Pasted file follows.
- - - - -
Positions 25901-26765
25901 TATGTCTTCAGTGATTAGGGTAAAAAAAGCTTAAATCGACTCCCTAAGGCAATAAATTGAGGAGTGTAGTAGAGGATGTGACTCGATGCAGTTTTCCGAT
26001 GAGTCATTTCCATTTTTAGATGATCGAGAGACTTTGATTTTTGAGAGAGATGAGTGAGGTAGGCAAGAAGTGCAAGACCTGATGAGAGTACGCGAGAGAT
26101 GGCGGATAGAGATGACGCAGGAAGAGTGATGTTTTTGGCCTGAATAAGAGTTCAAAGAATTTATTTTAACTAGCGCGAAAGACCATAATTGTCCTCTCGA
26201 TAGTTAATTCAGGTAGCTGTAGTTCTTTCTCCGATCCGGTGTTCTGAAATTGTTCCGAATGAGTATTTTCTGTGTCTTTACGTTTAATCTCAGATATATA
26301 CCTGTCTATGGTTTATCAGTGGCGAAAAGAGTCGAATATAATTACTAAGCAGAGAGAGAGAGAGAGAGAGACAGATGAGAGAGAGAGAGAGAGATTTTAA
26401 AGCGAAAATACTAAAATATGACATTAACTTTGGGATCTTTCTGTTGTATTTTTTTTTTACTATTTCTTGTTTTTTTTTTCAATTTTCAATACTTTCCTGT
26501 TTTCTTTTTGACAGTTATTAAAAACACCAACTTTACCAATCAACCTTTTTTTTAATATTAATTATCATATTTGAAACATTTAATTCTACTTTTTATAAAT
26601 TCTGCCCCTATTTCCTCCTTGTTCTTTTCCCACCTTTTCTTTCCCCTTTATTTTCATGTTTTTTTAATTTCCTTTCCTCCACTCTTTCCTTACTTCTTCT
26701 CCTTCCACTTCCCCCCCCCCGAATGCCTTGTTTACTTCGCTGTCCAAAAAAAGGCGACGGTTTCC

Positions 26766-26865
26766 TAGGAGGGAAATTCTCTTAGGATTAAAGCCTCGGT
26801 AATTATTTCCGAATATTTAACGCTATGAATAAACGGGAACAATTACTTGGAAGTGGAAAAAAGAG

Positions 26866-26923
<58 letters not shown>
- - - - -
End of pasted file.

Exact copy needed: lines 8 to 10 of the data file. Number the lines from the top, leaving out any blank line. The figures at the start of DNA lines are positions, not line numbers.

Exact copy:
26501 TTTCTTTTTGACAGTTATTAAAAACACCAACTTTACCAATCAACCTTTTTTTTAATATTAATTATCATATTTGAAACATTTAATTCTACTTTTTATAAAT
26601 TCTGCCCCTATTTCCTCCTTGTTCTTTTCCCACCTTTTCTTTCCCCTTTATTTTCATGTTTTTTTAATTTCCTTTCCTCCACTCTTTCCTTACTTCTTCT
26701 CCTTCCACTTCCCCCCCCCCGAATGCCTTGTTTACTTCGCTGTCCAAAAAAAGGCGACGGTTTCC